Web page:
Thirty years ago on Friday, 270 people were killed when a passenger plane exploded over the Scottish town of Lockerbie.
The tragic anniversary will be remembered at services in Scotland and the US, where the flight was travelling to.
Here, we look back at the the disaster and why the story may not yet be finished.
What was the Lockerbie bombing?
Pan Am Flight 103 was travelling from London to New York four days before Christmas 1988.
A bomb exploded on board the plane as it flew over Lockerbie, killing all 259 people on board.
Eleven residents of the Dumfries and Galloway town also died when the wreckage of the plane crashed down on their homes.
The majority of those on board were American citizens, including 35 students of Syracuse University in New York State.
What did investigators find?
Police in Scotland and the American FBI carried out a three-year investigation into the crash.
In November 1991, Libyan intelligence offices Abdel Basset Ali Al-Megrahi and Al Amin Khalifa Fhimah were accused of masterminding the bombing.
The United States called for the men to be handed over, but it was not until 1999 that the Libyan leader, Colonel Muammar Gaddafi, complied with the request following international pressure.
In 2000 the two men went on trial at a special Scottish court sitting at Camp Zeist in the Netherlands.
Al-Megrahi was found guilty in 2001 of mass murder and jailed for life with a minimum term of 27 years. Fhimah was acquitted.
To this day, Al-Megrahi remains the only person convicted over the bombing - a fact we'll return to later.
What happened to Al-Megrahi?
Al-Megrahi lost an initial appeal against his conviction in 2002, but in 2007 the Scottish Criminal Cases Review Commission (SCCRC) recommended that he be granted a second appeal.
This came after a £1.1 million investigation by the SCCRC led to a finding of six grounds where it believed a miscarriage of justice may have occurred.
The court process was ongoing when Al-Megrahi was diagnosed with terminal prostate cancer.
In May 2009, the Libyan government submitted an application to the Scottish Government for his transfer under the prisoner transfer agreement (PTA), which was struck between Colonel Gaddafi and Tony Blair in 2004, followed by an application for release on compassionate grounds.
Then Scottish justice secretary Kenny MacAskill announced in August 2009 that Al-Megrahi would be released from Greenock jail and returned to Libya on compassionate grounds.
While Scottish ministers have always insisted the move was made in good faith, the decision drew international condemnation, with US families, the then President Barack Obama and then secretary of state Hillary Clinton among those to be critical of it.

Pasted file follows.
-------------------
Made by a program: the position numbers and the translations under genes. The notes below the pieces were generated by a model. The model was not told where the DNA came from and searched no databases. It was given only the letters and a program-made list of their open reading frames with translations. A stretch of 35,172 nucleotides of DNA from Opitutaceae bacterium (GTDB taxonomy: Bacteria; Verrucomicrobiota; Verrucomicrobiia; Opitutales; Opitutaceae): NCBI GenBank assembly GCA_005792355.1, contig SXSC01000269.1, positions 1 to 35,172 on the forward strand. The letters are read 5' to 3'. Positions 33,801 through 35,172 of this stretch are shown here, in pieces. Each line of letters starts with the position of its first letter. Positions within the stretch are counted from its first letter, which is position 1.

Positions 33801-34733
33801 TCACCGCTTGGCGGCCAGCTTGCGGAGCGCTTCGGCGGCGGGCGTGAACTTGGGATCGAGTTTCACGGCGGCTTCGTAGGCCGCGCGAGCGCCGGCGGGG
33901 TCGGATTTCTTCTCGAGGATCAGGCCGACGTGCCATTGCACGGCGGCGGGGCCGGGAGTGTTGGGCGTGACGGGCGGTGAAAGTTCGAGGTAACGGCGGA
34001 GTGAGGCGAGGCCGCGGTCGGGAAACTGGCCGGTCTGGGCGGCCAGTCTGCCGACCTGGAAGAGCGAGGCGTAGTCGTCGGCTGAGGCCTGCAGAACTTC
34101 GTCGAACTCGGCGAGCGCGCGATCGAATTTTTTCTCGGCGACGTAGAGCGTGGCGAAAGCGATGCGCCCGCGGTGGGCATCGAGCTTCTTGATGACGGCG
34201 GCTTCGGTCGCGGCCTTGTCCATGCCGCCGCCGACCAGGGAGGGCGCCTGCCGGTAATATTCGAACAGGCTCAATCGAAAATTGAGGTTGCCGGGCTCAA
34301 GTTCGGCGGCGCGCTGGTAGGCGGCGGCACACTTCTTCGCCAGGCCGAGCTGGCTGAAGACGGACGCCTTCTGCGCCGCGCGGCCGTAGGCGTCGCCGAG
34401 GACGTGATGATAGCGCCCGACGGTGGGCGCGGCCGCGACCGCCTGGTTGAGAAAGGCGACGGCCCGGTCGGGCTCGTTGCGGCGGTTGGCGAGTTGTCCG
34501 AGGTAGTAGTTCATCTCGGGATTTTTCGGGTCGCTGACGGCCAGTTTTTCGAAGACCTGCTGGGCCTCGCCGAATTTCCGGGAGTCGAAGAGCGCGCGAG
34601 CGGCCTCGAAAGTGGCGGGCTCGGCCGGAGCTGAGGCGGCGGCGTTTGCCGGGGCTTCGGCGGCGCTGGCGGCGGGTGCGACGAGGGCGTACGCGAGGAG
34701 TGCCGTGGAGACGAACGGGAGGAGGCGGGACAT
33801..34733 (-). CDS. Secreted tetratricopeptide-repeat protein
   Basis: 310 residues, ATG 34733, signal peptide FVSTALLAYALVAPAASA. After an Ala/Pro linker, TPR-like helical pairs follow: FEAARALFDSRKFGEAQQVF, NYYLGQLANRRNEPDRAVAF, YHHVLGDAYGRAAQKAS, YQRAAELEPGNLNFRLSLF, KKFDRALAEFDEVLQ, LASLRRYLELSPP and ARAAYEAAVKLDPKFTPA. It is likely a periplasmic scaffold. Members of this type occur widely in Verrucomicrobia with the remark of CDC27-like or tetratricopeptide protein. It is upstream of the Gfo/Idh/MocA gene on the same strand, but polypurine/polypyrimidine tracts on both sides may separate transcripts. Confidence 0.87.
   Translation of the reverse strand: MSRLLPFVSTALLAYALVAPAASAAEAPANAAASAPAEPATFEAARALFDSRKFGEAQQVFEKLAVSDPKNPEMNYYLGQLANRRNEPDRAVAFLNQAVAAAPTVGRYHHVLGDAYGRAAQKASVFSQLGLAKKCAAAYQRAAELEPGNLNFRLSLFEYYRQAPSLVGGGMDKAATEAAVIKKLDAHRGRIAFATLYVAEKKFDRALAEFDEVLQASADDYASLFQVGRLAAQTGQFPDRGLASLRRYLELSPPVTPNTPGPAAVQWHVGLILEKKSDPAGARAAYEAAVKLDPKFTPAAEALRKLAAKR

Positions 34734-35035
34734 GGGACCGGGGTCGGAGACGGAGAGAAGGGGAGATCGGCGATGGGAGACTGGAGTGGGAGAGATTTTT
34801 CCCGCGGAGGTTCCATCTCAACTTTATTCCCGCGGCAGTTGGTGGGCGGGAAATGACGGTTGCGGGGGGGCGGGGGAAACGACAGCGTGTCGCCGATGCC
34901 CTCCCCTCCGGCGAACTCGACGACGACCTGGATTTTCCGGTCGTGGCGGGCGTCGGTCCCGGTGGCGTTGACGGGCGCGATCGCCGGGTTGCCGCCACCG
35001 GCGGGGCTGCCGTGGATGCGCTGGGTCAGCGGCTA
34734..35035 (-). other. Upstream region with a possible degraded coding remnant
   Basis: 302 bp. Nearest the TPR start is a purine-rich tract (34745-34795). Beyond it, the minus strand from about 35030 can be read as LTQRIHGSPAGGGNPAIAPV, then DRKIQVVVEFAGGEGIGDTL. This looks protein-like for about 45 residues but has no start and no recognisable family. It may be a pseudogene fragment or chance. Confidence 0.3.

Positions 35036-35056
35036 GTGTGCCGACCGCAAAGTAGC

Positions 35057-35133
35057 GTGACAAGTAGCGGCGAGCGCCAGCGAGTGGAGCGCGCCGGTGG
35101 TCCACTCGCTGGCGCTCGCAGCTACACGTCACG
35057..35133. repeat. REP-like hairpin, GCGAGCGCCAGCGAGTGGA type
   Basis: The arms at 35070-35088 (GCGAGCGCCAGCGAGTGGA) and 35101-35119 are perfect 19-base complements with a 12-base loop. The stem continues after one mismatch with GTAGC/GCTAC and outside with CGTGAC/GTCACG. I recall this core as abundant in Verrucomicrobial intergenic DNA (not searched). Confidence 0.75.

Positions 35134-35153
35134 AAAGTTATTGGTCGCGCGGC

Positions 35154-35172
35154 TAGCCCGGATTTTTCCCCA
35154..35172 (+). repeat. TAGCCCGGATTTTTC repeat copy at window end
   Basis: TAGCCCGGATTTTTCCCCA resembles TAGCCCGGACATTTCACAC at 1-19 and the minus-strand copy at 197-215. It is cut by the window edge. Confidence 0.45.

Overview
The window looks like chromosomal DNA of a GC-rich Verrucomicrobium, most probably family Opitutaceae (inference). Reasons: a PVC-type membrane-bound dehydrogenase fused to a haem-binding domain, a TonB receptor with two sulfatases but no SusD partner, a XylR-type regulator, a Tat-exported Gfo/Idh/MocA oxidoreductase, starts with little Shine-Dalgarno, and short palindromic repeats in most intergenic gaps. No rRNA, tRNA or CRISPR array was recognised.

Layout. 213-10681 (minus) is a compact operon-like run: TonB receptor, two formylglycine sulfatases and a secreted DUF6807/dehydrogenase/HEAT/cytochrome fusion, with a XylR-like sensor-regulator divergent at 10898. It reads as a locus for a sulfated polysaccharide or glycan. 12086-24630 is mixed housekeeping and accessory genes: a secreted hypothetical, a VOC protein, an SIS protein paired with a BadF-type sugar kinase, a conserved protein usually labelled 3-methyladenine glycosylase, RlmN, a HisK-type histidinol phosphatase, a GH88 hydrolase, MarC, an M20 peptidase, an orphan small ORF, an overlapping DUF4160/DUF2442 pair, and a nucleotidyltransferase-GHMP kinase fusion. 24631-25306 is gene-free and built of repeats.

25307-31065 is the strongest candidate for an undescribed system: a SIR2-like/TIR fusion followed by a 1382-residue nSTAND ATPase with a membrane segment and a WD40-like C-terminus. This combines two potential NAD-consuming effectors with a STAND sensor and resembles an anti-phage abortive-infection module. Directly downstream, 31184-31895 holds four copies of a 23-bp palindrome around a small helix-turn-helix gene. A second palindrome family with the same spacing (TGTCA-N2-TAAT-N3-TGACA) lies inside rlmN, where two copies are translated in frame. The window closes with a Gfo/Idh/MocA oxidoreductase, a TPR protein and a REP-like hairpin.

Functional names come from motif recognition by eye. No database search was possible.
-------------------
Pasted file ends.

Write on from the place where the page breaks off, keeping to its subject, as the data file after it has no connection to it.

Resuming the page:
American fury was compounded by the hero's welcome Al-Megrahi received in Tripoli upon his return.
In 2012, he died aged 60, still protesting his innocence.
So that's the end of the story, right?
Far from it.
Thirty years on from the bombing, the case could still return to court.
There have long been claims that Al-Megrahi could not have worked alone and, in 2015, Scottish prosecutors identified two Libyans as suspects in the investigation.
To this day, some bereaved families believe Al-Megrahi's conviction was one of Britain's worst miscarriages of justice.
A comprehensive review of the case is now being carried out by the SCCRC to determine whether or not a fresh appeal against the conviction should proceed.
The review comes after Al-Megrahi's family pushed forward a bid for a posthumous appeal, handing files to the SCCRC in 2017.
The review prompted the ex-MSP who freed Al-Megrahi, Mr MacAskill, to warn that the case against him could still collapse.
He said the evidence of the late Maltese shopkeeper Tony Gauci, which was critical in the case against Al-Megrahi, was one of the issues expected to be looked at.
Meanwhile, a long-running petition from the Justice for Megrahi campaign group, calling for an independent inquiry into his conviction, remains open at the Scottish Parliament, with MSPs on Holyrood's Justice Committee keeping an eye on developments with the application before the SCCRC.
How will the 30th anniversary be marked?
Those who died in the bombing will be remembered at services in Scotland and the US on December 21.
Wreaths will be laid at a memorial garden in Lockerbie, where a low-key service will see victims' relatives join members of the community who assisted in the aftermath of the atrocity.
Canon Patrick Keegans, parish priest in Lockerbie at the time of the disaster, will speak at a Mass led by Bishop William Nolan at the town's Holy Trinity Roman Catholic Church on Friday evening.
Mr Keegans survived as his street, Sherwood Crescent, was showered with debris that destroyed homes and killed his neighbours.
A memorial will also be held at the university and at Arlington National Cemetery in Virginia, where a cairn made from Lockerbie stone stands in memory of those who died.
A service will also be held at FBI headquarters in Washington DC.
Back in Scotland, a Walk of Peace has been arranged by the Church of Scotland on Saturday to remember those who died.
People will climb Burnswark Hill near Lockerbie in silence following a special service at Tundergarth Parish Church the previous day.
The church is close to where the nose cone of the plane, Clipper Maid of the Seas, came to rest.